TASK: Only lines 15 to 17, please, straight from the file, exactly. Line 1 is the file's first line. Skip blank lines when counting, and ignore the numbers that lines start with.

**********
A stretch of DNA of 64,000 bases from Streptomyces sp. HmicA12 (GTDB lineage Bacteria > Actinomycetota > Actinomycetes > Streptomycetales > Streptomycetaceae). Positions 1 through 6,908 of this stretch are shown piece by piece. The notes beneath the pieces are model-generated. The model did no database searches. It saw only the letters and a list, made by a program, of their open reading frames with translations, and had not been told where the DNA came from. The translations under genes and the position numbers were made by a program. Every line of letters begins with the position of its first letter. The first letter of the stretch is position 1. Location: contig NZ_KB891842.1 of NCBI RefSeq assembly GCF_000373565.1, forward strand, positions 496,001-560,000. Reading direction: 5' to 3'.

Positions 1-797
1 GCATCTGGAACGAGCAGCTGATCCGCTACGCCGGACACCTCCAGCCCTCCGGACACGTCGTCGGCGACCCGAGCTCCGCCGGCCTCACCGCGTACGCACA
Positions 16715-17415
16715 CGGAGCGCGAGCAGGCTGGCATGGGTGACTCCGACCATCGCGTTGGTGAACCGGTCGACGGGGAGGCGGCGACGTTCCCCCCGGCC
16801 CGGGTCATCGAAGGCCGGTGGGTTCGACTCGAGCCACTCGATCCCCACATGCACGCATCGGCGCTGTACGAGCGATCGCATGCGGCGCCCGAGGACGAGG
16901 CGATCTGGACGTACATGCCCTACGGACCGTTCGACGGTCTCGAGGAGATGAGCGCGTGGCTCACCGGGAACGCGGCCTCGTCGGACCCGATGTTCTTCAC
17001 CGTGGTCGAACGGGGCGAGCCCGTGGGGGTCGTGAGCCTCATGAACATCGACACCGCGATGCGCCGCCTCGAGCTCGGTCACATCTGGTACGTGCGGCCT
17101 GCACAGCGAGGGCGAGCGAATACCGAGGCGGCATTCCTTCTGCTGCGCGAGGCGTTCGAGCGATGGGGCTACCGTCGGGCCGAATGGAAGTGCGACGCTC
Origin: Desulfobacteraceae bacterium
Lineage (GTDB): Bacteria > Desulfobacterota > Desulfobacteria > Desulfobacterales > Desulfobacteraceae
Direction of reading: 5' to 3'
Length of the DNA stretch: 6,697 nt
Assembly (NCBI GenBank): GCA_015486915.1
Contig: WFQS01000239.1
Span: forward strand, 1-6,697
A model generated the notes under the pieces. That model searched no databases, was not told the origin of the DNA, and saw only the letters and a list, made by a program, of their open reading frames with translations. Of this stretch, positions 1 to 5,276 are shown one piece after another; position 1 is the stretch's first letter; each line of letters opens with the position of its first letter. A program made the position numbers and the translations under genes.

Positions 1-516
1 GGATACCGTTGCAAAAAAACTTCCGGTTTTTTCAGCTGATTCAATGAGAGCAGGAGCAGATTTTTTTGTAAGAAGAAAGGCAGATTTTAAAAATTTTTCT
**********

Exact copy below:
Contig: WFQS01000239.1
Span: forward strand, 1-6,697
A model generated the notes under the pieces. That model searched no databases, was not told the origin of the DNA, and saw only the letters and a list, made by a program, of their open reading frames with translations. Of this stretch, positions 1 to 5,276 are shown one piece after another; position 1 is the stretch's first letter; each line of letters opens with the position of its first letter. A program made the position numbers and the translations under genes.